In 2013, some friends attached a GoPro camera to a weather balloon, as was the fashionin thosedays. Encased in a 3D printed body, they drove to their launch site, 20 miles west of the Grand Canyon. The camera captured its journey on the way up, from above the team's heads:
...to the edge of space itself:
And then the weather balloon burst, like weather balloons always do when they, like Icarus, reach too high into the sky. After climbing upwards for 87 minutes, the camera was tumbling back to earth, as planned.
That was supposed to be the end of it. The crew finds the camera, looks at the video they managed to capture from the edge of space, and then uploads a cool video to youtube. All that happened, but with a hitch: the team couldn't find the camera when it fell. Two years later, a hiker found the rubble. Here's how Bryan Chan, who launched the camera, explained it in a post on Reddit:
We planned our June 2013 launch at a specific time and place such that the phone was projected to land in an area with cell coverage. The problem was that the coverage map we were relying on (looking at you, AT&T) was not accurate, so the phone never got signal as it came back to Earth, and we never heard from it. We didn't know this was the problem at the time - we thought our trajectory model was far off and it landed in a signal dead zone (turns out the model was actually quite accurate). The phone landed ~50 miles away from the launch point, from what I recall. It's a really far distance considering there's hardly any roads over there!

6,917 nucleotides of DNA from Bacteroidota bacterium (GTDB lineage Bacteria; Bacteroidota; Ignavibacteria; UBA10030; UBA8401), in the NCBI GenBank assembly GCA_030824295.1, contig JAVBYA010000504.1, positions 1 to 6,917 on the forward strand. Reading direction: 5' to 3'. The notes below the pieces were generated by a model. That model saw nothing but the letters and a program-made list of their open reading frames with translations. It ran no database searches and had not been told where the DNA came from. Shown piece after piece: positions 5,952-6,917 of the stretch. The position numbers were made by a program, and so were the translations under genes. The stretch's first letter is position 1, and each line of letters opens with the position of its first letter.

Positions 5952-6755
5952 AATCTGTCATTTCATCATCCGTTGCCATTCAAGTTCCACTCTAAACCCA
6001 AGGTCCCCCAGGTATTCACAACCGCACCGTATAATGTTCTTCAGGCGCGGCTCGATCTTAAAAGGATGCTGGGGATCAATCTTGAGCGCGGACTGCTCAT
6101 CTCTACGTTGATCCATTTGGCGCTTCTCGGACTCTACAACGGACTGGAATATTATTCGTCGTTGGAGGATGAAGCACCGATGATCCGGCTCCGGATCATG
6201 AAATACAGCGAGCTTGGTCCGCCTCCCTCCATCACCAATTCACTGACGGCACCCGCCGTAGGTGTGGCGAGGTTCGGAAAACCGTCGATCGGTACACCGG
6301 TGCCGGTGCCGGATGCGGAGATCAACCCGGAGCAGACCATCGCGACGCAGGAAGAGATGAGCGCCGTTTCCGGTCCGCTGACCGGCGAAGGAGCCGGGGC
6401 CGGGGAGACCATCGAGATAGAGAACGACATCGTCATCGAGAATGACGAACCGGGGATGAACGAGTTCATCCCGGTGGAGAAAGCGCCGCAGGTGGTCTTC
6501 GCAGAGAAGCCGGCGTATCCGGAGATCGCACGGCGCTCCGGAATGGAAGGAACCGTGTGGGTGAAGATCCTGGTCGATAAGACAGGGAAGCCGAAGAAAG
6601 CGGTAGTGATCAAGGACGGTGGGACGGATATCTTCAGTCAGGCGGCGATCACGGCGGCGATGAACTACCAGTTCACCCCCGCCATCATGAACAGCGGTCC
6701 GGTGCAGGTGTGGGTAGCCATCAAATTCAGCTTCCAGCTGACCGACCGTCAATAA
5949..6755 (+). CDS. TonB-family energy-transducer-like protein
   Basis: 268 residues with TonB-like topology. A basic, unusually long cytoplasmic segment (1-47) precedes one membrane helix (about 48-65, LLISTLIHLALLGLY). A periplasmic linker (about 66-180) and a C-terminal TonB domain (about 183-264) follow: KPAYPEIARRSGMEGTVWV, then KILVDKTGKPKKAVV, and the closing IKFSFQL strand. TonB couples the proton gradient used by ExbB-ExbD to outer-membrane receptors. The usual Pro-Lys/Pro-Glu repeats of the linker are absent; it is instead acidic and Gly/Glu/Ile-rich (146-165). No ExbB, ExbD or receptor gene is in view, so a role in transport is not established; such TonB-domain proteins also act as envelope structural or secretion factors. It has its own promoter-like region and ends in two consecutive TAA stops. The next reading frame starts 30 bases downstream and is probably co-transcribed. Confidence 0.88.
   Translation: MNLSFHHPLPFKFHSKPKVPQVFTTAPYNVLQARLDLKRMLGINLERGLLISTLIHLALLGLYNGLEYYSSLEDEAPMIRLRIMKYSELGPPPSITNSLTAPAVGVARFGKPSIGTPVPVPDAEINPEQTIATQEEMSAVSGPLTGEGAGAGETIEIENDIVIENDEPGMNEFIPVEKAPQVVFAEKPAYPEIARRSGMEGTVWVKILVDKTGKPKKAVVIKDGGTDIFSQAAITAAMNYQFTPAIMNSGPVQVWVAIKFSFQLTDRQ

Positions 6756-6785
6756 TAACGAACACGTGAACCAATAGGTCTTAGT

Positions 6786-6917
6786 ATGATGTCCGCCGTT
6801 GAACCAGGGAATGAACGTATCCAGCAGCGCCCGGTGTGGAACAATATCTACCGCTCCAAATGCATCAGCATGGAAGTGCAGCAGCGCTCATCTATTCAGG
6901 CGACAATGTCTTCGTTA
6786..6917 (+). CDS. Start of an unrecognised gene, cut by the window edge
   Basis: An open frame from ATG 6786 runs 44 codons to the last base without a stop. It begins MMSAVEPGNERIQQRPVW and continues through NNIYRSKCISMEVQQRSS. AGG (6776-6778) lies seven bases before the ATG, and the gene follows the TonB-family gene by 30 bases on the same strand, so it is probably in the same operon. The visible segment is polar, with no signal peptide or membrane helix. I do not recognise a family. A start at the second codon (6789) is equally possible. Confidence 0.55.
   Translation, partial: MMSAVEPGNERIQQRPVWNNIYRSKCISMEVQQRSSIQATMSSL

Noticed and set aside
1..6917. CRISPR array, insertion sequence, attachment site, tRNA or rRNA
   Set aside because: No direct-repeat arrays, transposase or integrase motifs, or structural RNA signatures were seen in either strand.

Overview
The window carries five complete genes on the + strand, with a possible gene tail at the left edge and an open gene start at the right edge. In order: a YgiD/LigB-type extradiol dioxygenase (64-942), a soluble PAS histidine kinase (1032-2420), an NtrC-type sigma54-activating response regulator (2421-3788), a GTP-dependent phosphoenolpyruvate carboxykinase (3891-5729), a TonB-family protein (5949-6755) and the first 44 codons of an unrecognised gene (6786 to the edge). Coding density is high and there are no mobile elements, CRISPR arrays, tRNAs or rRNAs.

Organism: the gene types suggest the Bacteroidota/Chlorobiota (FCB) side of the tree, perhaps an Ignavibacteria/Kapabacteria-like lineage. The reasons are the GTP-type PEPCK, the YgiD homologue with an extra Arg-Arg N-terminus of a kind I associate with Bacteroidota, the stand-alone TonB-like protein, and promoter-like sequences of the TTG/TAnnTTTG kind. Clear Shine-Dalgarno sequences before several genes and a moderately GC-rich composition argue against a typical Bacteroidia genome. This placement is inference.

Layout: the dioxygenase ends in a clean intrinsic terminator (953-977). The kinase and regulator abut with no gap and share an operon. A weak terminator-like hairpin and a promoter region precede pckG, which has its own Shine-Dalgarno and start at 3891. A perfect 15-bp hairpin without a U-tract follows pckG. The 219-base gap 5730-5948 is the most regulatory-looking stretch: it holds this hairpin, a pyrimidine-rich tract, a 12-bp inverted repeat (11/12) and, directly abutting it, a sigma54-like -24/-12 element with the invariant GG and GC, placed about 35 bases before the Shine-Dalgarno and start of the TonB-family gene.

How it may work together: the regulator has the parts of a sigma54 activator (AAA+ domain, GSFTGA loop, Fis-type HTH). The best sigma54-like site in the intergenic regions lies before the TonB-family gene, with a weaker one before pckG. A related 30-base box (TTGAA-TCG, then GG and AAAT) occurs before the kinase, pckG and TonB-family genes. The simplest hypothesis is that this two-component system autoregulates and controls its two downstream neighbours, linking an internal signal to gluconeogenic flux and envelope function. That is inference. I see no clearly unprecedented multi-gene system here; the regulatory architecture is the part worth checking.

TWO YEARS LATER, in a twist of ironic fate, a woman who works at AT&T was on a hike one day and spotted our phone in the barren desert. She brings it to an AT&T store, and they identify my friend's SIM card. We got the footage and data a few weeks later!
Watch the recovered video below, and marvel at the recent time capsule of our planet's surface: